An adaptable pop-up habitat


Pop-up habitatPeople’s Architecture Office has created a pop-up habitat that can be adapted to its environment.

The system consists of units made from gold photographer’s reflective panels, which can stand alone or become part of a larger geometric ‘mega-structure’.

The lightweight habitat, which has been used at exhibitions, can act as tunnels, canopies, exhibition spaces and auditoriums – as well as intriguing pieces of art scattered around a landscape.

Find out more about the habitat here and let us know what you think.

Art of Building Photographer of the Year shortlist


Art of BuildingThe shortlist for the Art of Building Photographer of the Year competition has been revealed.

The fifteen shortlisted pictures include stunning interpretations of constructions such as One London Bridge, an Amsterdam metro line, and the Sheikh Zayed Grand Mosque in Abu Dhabi.

The competition, which has been running for five years, is organised by the Chartered Institute of Building (CIOB) and is overseen by a panel of judges of photography experts.

The winner of the competition will be announced on 5th February and will win £3,000.

Take a look at the shortlist here and tell us which is your favourite.

Photographer captures stunning light patterns in water


Stephen Orlando, an Ontario-based photographer has transformed the repetitive motions of canoers, kayakers and swimmers into gorgeous light paintings. Light Paintings Patterns in Water Photographer Stephen Orlando

Attaching customisable LED lights to his subjects, Orlando used long exposure times in order to capture the movements across the water.
The strands represent individual strokes across time and space.

Stephen said “Using LED lights with custom colour patterns and long exposure photography, I’m able to tell the story of movement. This technique reveals beautiful light trails created by paths of familiar objects.”

Let us know what you think about these stunning images and click here to view more.

The Top Colour Trends of 2014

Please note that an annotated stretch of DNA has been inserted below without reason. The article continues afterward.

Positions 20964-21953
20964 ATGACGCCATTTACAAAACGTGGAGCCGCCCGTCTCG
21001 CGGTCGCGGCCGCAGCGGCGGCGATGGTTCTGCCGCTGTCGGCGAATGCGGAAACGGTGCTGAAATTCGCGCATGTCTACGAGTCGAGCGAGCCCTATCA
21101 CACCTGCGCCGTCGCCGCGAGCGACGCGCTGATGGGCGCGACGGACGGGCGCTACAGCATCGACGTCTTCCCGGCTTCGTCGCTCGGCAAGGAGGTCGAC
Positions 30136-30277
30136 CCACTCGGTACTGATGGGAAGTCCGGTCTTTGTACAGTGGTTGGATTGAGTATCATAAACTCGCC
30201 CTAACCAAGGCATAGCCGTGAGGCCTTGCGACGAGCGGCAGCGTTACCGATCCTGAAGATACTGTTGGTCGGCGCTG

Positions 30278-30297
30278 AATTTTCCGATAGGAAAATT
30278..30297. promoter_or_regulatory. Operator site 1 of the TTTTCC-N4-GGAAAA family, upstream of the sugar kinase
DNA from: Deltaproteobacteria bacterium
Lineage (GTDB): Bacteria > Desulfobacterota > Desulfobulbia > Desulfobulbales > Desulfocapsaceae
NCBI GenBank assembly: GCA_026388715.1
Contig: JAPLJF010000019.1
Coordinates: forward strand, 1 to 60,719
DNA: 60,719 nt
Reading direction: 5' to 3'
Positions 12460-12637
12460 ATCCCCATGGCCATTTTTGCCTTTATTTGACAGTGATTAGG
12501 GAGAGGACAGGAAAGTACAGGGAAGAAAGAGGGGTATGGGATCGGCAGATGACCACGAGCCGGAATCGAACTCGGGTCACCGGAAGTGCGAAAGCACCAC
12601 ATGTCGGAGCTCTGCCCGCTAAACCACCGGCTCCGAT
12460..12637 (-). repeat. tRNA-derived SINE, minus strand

Colour TrendsShutterstock has revealed a new infographic revealing the colour trends that have dominated 2014 so far.

The infographic uses data from Shutterstock’s downloads to analyse which colours have been the most popular this year.

Green has been on the rise, with an 81% increase in downloads, thanks to events like the World Cup, where most photos featured either grass pitches or the Brazilian flag.

The infographic also examines colours by countries and continents, with green and blue dominating North America, red and orange rising in popularity in Africa, and pink making a statement in Russia and China.

Take a look at the whole infographic here and tell us your favourite colour of the year.

Aerial Views Adria


Aerial Views AdriaA photographer has revealed the symmetrical beauty of beach umbrellas through his collection of aerial shots.

Bernhard Lang’s ‘Aerial Views Adria’ documents hundreds of colourful beach umbrellas along the Adriatic coastline in Italy, capturing lines of patterned circles on a sandy backdrop.

Lang said of his work: “The message might be to show the impact of human beings on the natural environment. On the other side, the birds-eye view reveals that we are just small creatures, not as important as we think we are.”

Take a look at more images from Aerial Views Adria here.

Aerial Views Adria


Aerial Views AdriaA photographer has revealed the symmetrical beauty of beach umbrellas through his collection of aerial shots.

Bernhard Lang’s ‘Aerial Views Adria’ documents hundreds of colourful beach umbrellas along the Adriatic coastline in Italy, capturing lines of patterned circles on a sandy backdrop.

Lang said of his work: “The message might be to show the impact of human beings on the natural environment.

On the other side, the birds-eye view reveals that we are just small creatures, not as important as we think we are.”

Take a look at more images from Aerial Views Adria here.

Smoke photographs reveal familiar shapes


Smoke photographyA photographer spent three months taking thousands of photographs to capture the beauty of smoke.

Thomas Herbrich took 100,000 photographs in his pursuit to catch the familiar shapes that cigarette smoke can swirl and twist into, such as flowers or human figures.

His series ‘Smoke’ is a selection of just twenty of these pictures, which he created with a flash duration of just 1/10000 sec in order to capture the fleeting shapes.

Take a look at the collection here and tell us what you can see in the smoke.

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